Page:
– Prof. Rajuno Ettarh, Associate Dean of Pre-Clerkship Curriculum and Assessment, California University of Science and Medicine

Lecturio addresses the increased need of medical students to access high quality digital educational materials in order to prepare for and follow-up on classroom teaching during and outside regular teaching hours. A study by the Weill Cornell College of Medicine and Harvard Medical School points out that the most commonly encountered barrier to the use of electronic resources is a misalignment of resources with the school’s curriculum. Thus Lecturio offers individual curriculum mapping to a medical school’s curriculum, which has further proven a worthwhile time investment and is offered to all institutional clients.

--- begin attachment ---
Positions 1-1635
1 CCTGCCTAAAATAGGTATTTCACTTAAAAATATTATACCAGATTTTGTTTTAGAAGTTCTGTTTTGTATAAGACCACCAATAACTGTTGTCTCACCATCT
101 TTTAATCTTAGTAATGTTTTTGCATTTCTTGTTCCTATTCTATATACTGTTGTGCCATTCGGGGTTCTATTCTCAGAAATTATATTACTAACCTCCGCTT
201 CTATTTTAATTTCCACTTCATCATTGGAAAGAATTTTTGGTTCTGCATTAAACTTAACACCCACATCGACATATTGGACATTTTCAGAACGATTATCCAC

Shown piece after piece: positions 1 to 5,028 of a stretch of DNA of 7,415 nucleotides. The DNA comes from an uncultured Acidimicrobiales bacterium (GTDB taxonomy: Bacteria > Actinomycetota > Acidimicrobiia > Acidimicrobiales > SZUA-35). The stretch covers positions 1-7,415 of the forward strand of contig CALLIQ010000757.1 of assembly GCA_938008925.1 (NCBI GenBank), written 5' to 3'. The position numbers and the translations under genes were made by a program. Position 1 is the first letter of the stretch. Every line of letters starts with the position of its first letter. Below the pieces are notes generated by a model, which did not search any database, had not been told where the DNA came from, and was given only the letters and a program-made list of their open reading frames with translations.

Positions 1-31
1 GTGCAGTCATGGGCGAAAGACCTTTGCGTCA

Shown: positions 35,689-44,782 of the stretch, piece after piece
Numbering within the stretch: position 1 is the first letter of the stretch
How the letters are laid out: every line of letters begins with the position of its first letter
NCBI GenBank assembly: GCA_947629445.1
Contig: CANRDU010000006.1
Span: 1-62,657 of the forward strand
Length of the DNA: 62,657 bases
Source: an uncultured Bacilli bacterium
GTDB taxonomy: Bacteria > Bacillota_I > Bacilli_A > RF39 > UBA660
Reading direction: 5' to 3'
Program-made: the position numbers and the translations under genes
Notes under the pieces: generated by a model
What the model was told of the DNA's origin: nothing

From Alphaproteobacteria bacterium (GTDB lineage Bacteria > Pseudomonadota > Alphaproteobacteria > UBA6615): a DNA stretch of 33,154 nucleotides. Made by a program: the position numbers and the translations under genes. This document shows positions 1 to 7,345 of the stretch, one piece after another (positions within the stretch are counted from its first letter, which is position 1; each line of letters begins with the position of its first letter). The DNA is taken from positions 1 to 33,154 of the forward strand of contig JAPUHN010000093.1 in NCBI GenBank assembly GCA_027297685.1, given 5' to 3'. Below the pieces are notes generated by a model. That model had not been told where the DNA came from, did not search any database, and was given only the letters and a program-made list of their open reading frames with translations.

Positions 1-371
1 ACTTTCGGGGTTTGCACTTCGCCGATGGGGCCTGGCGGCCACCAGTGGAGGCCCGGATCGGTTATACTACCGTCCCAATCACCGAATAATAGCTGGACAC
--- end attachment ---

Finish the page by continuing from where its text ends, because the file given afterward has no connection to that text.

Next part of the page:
Implementing a Flipped Classroom Approach with Lecturio

AMEE 2020 Re-Envisioning Medical Education_ Transforming Constraints into Opportunities-1-v3

Implications for remedial learning

Remedial learning is assigned to assist students in order to achieve expected competencies in core academic skills. Blended learning, and specifically the flipped classroom approach can facilitate remedial learning for both individual medical students and struggling cohorts. The potential of digital remediation initiatives with Lecturio can be realized by selectively assigning struggling students additional content to learn and implementing IRAT or TRAT assessments.

In-Depth Expert Discussion [Online Seminar]